An instrument which allows the mix of hand-stopping technique and the use of pistons, which results in endless possibilities of expression. Besson was one of the most famous manufacturers of the second part of the century, settled in Paris as well as in London.

French natural horn by Raoux – Labbaye c.1870 with sauterelle by Brown&Sons, c.1915

The fame of the Raoux family in Paris during the late 18th and throughout the 19th century goes together with the quality of their instruments. In 1857 Raoux was bought by Labbaye, who kept selling Raoux horns with the same name and address. During the early 20th century, Brown&Sons turned these instruments into valved horns by making detachable sets (sauterelle) for them. Aubrey Brain and Franz Paersch played the exact same horn.

Bohemian crookable valved horn by Bohland&Fuchs, c.1880

Crookable valved horn by Bohland&Fuchs c1880. The business flourished in Graslitz from 1870 and was the first bohemian factory to use steam power and mass production techniques. The Leipzig Gewandhaus Orchester ordered 6 of these horns in the late 19th century, and they premiered Bruckner 7th Symphony as well as Brahms violin concerto around that time – so this horn may have been part of it !
Beautiful engravings, nacre on the valves, a set of slides to play on higher crooks, and a perfect player. Rich, large, deep German sound, with great nuances and quite free-blowing. The valves feature an interesting curiosity : one is supposedly able to change the weight of the mechanism just like on certain keyboards, in order to have slower or faster fingers.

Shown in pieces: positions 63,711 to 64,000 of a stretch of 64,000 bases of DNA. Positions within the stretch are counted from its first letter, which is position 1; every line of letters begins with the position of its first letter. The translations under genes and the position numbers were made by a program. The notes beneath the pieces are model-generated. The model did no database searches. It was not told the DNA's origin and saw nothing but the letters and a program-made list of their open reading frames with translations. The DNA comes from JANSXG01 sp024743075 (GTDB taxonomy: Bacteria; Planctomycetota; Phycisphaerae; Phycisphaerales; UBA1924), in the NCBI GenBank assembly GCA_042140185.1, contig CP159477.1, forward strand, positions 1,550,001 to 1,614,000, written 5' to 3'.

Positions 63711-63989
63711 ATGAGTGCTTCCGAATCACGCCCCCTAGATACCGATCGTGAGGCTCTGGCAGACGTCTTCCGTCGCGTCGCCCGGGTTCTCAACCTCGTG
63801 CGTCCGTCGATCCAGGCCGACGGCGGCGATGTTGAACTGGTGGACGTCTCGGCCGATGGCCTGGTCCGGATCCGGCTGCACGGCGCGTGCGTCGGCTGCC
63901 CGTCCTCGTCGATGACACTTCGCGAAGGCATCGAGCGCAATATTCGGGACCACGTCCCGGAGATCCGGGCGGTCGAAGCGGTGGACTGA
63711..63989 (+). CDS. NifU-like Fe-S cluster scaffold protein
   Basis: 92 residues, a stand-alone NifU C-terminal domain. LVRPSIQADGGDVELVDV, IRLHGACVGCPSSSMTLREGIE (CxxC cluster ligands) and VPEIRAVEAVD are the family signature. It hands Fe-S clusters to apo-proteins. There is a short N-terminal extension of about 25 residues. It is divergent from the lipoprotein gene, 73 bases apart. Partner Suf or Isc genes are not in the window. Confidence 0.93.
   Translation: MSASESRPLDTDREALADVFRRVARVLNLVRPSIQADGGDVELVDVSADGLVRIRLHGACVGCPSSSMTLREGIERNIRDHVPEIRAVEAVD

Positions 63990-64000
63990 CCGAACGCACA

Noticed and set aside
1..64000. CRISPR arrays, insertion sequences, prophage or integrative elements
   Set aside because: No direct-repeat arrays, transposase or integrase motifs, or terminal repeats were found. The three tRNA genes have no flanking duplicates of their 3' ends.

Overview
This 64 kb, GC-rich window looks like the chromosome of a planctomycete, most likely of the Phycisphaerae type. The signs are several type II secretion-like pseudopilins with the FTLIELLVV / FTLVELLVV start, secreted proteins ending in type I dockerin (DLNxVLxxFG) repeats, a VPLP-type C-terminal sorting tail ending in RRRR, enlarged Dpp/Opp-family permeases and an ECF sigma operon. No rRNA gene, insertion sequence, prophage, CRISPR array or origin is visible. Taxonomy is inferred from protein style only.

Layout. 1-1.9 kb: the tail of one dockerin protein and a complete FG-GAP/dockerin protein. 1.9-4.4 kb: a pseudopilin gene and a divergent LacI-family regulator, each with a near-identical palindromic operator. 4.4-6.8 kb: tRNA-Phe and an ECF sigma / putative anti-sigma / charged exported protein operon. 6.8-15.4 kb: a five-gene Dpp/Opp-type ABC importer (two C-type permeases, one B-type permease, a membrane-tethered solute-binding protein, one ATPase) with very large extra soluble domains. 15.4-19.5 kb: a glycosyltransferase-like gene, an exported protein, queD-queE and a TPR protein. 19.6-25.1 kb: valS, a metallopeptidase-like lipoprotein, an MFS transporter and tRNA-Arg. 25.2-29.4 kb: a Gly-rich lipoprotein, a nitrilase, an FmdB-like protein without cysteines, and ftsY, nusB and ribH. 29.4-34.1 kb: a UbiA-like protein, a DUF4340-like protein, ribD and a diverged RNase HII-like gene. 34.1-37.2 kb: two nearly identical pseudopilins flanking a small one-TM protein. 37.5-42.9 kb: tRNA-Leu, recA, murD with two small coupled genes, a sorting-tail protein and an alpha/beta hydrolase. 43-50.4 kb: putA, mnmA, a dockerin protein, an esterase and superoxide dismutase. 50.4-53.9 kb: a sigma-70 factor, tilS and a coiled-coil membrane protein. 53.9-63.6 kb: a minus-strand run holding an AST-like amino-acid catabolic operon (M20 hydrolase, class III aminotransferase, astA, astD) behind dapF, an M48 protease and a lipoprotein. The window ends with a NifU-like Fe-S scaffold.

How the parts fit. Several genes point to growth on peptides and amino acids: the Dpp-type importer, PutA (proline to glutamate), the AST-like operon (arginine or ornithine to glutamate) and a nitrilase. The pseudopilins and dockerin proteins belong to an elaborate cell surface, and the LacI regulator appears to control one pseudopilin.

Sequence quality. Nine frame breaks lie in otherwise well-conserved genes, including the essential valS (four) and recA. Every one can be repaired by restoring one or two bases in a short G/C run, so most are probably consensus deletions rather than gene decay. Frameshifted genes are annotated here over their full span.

Anonymous French natural horn, c.1880

An anonymous beauty with a quite narrow bell. The paint is 100% original ! This shape of corpus is very distinctive of the late 19th century, with manufacturers such as Guichard – this is very likely one of his instruments. Light and bright sound.

Vienna horn with double pistons by A. Dehmal, c.1890

A typical Vienna horn with the famous Viennese double-pistons, pumpen-valves. An incredibly rich core, astonishing legato due to the mechanism, with delicate pianos and bright powerful fortes. These instruments are still played in Vienna today !

Vienna horn with rotary valves by A. Dehmal, c.1890

Another Vienna horn from the same maker, this time with rotary valves but still the Viennese aesthetics of its time. Sounds very large and feels very free-blowing compared to its little brother.

French compensated double horn F/Bb by Selmer, model Vuillermoz, c.1935

Iconic French sound of the first part of the XXth century and featuring the special ascending third piston, this instrument is the fruit of the collaboration between Selmer and horn player Louis Vuillermoz in the 1930’s. Vuillermoz was one of the early French players to work on refining the F/Bb double horn to its best. Light, elegant and over-the-surface sound.

German horn in F with rotary valves by Kley, c.1910

The perfect German F-sound of the beginning of the 20th century. Deep, rich and very generous. Albert Kley was a student of C. F. Schmidt and flourished in Berlin.

German single B-flat horn mod.97 with stopping valve and F extension by Alexander, c.1935

This single Alexander was made before WW2 and once belonged to a president of the International Horn Society, Andrew Pelletier. A very light, bright and free-blowing sound with a fantastic high register. The best years of the famous Alexander family !

American double horn F/Bb by Holton (mod. Tuckwell H104), c.1990

Model of the American idol Barry Tuckwell, one of the greatest horn soloists to ever live. Golden brass gives this instrument a very soft coloured sound and it plays very smoothly.